Grab your Guinness, grab your Powers, it’s that time of year when we’re all Irish. Who better to ring in the St. Patrick’s Day festivities than hometown heroes, Flogging Molly? Back with their first-ever CD/DVD set, Live at the Greek Theatre, Flogging Molly capture the intensity of their gig last September at one of Los Angeles’ most revered venues.

“It was unbelievable. It was such a weird twist of fate to be able to be up on the stage where I’ve seen so many people play before,” recalls multi-instrumentalist Robert Schmidt. “Since the band started in L.A., it’s just one of those places that means a lot when you get the chance to break out there and do it.”

The 22-song set spans the band’s entire career and captures them at what is arguably their peak. It’s a small consolation for Angelenos who won’t get the opportunity to catch them on their annual Green 17 Tour this year.

So how does a seven-piece band with a mandolin, flute, accordion and banjo break into the mainstream? According to Schmidt, it’s honesty.

“The reason we make music is to connect with people. That kind of honesty isn’t prevalent in the music industry so people are moved by it, or [it] draws them in at least,” Schmidt says. “I think [our music is] just honest. I don’t think we put any agenda over it or make any kind of overriding statement with anything. We make music that people can relate to and brings people together.”

Most bands feel their Twitter/MySpace/Facebook page is enough fan interaction to garner CD sales and concert attendance, but to Flogging Molly, their connection with fans gets more intimate than that.

“We maintain an attitude that there’s not a lot of difference between our fans and us,” Schmidt points out. “At the core we’re no different than any of our fans; we just have a job that brings us in front of them.”

Their humility began at Molly Malone’s, an Irish pub on Fairfax and 6th St., where the band played to a packed house of buzzed patrons nightly. Soon their drinking anthems and hangover laments garnered them enough attention to break out of Los Angeles and across the country. By 2008, their fourth studio album, Float, cruised to the fourth spot on the Billboard 200, and they headlined as one of the main stage acts at KROQ’s Weenie Roast. If a mainstream rock station could embrace the Irish septet, surely the world could as well.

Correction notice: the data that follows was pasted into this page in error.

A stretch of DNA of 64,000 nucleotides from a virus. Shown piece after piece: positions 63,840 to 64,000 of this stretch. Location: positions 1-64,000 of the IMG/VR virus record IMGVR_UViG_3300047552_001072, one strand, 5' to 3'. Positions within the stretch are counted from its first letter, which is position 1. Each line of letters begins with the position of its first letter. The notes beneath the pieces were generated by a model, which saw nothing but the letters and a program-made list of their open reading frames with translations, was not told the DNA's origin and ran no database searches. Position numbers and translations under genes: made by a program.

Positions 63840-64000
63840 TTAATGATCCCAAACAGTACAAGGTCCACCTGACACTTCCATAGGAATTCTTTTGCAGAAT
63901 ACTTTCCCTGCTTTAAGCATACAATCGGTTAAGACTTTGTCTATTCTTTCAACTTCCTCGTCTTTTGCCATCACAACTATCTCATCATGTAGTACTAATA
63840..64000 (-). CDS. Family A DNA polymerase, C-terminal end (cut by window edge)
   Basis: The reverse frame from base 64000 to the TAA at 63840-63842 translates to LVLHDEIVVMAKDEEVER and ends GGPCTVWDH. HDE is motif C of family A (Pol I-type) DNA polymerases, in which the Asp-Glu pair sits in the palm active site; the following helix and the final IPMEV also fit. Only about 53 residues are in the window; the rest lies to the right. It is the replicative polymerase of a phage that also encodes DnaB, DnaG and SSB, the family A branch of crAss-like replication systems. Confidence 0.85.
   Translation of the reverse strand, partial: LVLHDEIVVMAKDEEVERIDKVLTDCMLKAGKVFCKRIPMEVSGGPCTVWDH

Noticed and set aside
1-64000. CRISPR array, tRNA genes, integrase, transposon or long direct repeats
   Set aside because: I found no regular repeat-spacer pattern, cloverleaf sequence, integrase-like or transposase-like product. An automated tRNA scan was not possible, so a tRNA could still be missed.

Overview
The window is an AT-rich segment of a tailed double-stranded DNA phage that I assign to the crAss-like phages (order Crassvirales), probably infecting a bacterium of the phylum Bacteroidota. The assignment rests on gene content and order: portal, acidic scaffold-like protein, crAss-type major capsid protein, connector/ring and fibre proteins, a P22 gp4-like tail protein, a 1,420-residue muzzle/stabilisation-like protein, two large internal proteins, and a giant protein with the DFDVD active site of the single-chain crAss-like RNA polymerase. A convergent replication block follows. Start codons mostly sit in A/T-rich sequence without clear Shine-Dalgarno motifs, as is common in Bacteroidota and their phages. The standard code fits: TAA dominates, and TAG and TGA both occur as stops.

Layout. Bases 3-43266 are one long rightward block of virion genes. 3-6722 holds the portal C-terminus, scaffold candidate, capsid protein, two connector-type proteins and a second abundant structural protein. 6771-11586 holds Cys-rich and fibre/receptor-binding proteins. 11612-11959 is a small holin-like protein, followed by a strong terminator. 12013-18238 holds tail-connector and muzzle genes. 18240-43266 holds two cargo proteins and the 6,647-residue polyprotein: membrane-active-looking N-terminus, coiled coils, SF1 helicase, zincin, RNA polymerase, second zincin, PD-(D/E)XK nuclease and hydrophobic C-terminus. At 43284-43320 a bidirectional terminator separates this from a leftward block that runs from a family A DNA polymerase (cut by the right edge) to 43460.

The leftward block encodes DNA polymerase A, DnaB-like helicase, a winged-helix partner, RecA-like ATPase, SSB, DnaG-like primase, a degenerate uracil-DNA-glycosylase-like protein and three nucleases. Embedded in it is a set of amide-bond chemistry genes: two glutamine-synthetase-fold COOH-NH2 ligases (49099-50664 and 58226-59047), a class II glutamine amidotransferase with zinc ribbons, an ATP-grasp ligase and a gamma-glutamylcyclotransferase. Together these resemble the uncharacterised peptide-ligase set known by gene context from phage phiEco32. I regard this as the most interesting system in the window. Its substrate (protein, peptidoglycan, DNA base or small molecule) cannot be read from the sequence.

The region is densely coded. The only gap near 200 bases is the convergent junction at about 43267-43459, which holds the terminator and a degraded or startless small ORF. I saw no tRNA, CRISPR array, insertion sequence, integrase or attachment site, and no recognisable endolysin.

“There are bands that have that attitude that they make it special,” Schmidt explains. “That’s more of a level of entertainer I think than a level of musician and we don’t really have that much interest in being entertainers. We just want to write music and share it with people.”

Proving major labels aren’t necessary for mainstream success in today’s music culture, Flogging Molly has built an audience as diverse as its music. Schmidt loves both European and American audiences alike, but admits there are qualities in shows overseas he’d like to see over here.

“I don’t necessarily know if it’s the audience or the way they put together shows, but it’s a lot less segmented over [in Europe], like people are into all different kinds of stuff,” Schmidt explains. “In America, it’s more regimented, like you wouldn’t mix a pop band with a rap band on a festival stage very often. I appreciate that kind of diversity. It’s pretty refreshing.”

After their Green 17 Tour concludes on St. Patrick’s Day in Arizona, the band will hop across the pond and play some European festivals in the summer. They’ll come back stateside for a few more shows before hunkering down and writing/recording the next album by the end of fall. It’ll be a busy year for Flogging Molly, but it’s all for the fans.

“We wouldn’t be doing this if it wasn’t for [our fans]. We’d look pretty ridiculous up on stage playing to an empty room,” Schmidt admits. “We just try to maintain an appreciation for the fact that people spend money and take time to come out and see us when we come in town. We make our living on their loyalty and generosity.”

Live at the Greek Theatre is currently available. For more information, visit